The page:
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U.S. Department of Education Says Title IX Protects LGBTQ Students

Yesterday, the Office of Civil Rights (OCR) for the U.S. Department of Education released a new Notice of Interpretation clarifying the Department’s position that Title IX prohibits discrimination against gay and transgender students. The interpretation, applicable to both colleges and universities and K-12 institutions which accept federal funding, follows the U.S. Supreme Court’s holding in Bostock v. Clayton County that Title VII prohibits workplace discrimination based on sexual orientation or gender identity. OCR’s announcement is a departure from the previous administration’s position, which declined to extend Title IX’s protections to transgender students. While the Notice does not have the effect of law, it signals OCR’s intentions as it enforces Title IX going forward. “We just want to double down on our expectations,” said DOE Secretary Miguel A. Cardona. “Students cannot be discriminated against because of their sexual orientation or their gender identity.” 

OCR’s Notice states that its interpretation is meant to align Title VII and Title IX, acknowledging that courts regularly rely on interpretations of Title VII to inform decisions based on Title IX. The interpretation also follows a March 2021 memorandum from the U.S. Department of Justice, which similarly interpreted the Bostock decision to apply to Title IX. OCR’s announcement has been welcomed by many schools, which had been forced to juggle conflicting Title IX and Title VII standards in the wake of the Bostock decision. Still others have questioned the interpretation’s impact, including schools in locations where the interpretation is in conflict with state or local law. And OCR’s Notice expressly acknowledges that the interpretation does not change the Title IX exemption for education institutions controlled by a religious organization to the extent that the law is not consistent with the organization’s religious tenets.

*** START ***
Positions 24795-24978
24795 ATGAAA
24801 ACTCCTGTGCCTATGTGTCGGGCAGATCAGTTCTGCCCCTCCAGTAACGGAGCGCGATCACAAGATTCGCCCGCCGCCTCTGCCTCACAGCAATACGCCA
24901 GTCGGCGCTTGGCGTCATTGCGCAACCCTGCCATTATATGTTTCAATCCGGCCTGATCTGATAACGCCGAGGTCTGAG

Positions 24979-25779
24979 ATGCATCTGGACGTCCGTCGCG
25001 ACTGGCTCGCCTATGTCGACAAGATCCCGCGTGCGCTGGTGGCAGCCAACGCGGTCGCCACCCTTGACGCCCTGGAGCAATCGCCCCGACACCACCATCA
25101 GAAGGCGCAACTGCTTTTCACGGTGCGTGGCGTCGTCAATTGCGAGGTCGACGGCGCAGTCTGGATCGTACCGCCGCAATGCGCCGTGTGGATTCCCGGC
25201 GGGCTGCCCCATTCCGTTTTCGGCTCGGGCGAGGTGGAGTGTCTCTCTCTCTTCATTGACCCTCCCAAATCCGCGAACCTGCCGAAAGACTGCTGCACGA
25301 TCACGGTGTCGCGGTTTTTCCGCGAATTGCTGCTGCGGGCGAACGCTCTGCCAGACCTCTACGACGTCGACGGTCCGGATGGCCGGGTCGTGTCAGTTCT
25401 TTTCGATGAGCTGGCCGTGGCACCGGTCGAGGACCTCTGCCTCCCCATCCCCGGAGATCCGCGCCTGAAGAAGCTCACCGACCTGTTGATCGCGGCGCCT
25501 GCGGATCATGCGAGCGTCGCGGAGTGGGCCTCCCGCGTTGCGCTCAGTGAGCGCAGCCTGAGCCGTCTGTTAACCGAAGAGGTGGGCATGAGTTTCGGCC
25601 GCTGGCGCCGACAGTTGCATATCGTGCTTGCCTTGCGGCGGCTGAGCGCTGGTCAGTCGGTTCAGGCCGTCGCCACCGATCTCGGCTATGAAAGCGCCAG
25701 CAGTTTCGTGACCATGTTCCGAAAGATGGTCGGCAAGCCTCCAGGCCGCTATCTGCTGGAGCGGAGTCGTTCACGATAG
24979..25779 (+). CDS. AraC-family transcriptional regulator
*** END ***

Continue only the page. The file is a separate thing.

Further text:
OCR’s announcement comes during the summer months—as many schools are updating their policies and procedures—and while many institutions anxiously await OCR’s announcement of further guidance and regulations related to Title IX, particularly regarding further guidance regarding the 2020 Title IX regulations. The interpretation also leaves open several key questions including, for example, its impact on single sex institutions or campus affinity groups or how broadly the department will define gender identity. But as schools prepare for the 2021 fall semester, administrators should be ready to address allegations of discrimination based on sexual orientation or gender identity as part of Title IX compliance efforts. 

OCR’s Notice of Interpretation may be found in its entirety here.

Copyright © 2021 Womble Bond Dickinson (US) LLP All Rights Reserved.National Law Review, Volume XI, Number 169

About this Author

Amanda Norris Ames, Antitrust Litigation, Womble Carlyle, mortgage lending legal counsel, complex civil law, foreclosure lawyer, electronic discovery attorney

Amanda is a trial attorney in Washington, D.C. and Charlottesville, Virginia, where she focuses her practice on antitrust law, financial services litigation, and complex civil litigation.

Amanda has represented financial institutions in foreclosure consumer finance litigation, mortgage lending matters, Truth in Lending Act claims, RESPA claims, financial services litigation, bankruptcy claims, and related matters in state and federal courts in Virginia and DC.  Her experience also includes litigating complex tax and bankruptcy issues, business...

Benita N. Jones Education and Student Issues Attorney North Carolina

A member of the firm’s Education and School Law Team, Benita Jones has extensive experience providing legal support and counsel to educational institutions on a broad array of state and federal legal issues including Title IX, VII, Americans with Disabilities Act, constitutional law, contract law, tort law, policy development and governance, employment law, and student legal issues. She has worked collaboratively on litigation matters with the North Carolina Attorney General’s Office and attorneys from the UNC System Office. 

Immediately prior...

Beth Tyler Jones, Womble Carlyle Law Firm, Employment and Education Law Attorney

Beth practices primarily in the areas of employment and education law. She concentrates her practice on providing effective counseling and compliance assistance to enable her clients to manage risks proactively. She is a leader of the Firm’s Education Team.

Beth uses her experience as a human resources professional and in-house legal counsel to assist employers, both public and private, in complying with all federal and state employment laws including preparing policies, procedures, programs, plans, handbooks...

Rebecca Fleishman, Womble Carlyle Law Firm, Raleigh, Education and Employment Attorney

Rebecca Fleishman practices in the areas of education and employment law, representing and advising institutions of higher education, public charter schools, and corporations in litigation and day-to-day compliance. She counsels clients in employment, student, and policy matters and draws on her experience as a federal judicial clerk and staff attorney to guide and advocate for clients through all stages of litigation.

Prior to joining Womble Carlyle, Rebecca represented public school systems in student and employment matters...